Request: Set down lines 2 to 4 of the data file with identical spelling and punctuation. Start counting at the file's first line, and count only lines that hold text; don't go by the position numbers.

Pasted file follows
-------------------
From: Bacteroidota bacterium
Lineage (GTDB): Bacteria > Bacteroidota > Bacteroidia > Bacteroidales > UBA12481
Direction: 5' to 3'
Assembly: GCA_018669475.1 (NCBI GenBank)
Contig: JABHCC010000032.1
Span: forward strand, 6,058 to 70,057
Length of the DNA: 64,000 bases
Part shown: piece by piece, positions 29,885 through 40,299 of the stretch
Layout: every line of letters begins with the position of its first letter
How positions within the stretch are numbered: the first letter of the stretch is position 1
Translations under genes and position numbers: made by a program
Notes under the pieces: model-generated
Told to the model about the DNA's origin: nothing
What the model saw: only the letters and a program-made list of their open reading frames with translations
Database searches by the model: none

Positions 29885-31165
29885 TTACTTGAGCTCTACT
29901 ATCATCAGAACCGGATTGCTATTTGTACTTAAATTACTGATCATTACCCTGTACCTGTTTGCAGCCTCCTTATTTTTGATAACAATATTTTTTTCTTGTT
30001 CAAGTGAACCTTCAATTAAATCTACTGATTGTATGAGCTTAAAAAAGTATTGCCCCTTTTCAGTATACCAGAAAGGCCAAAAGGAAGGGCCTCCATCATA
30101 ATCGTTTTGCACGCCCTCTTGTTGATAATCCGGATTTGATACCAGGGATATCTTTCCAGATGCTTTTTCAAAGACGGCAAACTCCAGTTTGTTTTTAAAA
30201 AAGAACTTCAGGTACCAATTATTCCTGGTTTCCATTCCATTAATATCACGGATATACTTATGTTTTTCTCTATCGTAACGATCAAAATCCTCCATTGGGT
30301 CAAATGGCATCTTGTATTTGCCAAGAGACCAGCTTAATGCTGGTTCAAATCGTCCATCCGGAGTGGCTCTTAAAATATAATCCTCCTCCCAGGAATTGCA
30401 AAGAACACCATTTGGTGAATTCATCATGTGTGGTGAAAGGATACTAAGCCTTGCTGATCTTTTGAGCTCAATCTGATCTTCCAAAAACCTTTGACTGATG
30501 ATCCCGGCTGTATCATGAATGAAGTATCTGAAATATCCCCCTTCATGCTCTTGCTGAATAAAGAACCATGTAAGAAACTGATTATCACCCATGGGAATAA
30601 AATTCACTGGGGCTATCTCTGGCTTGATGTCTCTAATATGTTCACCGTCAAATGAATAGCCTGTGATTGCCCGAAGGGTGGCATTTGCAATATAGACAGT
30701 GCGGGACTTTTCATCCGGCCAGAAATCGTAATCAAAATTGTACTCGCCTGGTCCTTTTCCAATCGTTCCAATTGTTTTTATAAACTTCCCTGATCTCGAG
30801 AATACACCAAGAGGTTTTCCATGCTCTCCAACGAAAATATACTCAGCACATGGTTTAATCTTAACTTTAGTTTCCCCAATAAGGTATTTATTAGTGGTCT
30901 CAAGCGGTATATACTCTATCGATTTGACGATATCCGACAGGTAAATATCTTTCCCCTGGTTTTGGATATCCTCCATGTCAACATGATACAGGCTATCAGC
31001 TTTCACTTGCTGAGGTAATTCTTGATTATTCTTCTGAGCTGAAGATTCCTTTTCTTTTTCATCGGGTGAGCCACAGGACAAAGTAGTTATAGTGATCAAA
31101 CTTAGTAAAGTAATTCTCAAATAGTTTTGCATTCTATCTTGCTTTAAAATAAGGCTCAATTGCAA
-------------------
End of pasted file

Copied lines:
Lineage (GTDB): Bacteria > Bacteroidota > Bacteroidia > Bacteroidales > UBA12481
Direction: 5' to 3'
Assembly: GCA_018669475.1 (NCBI GenBank)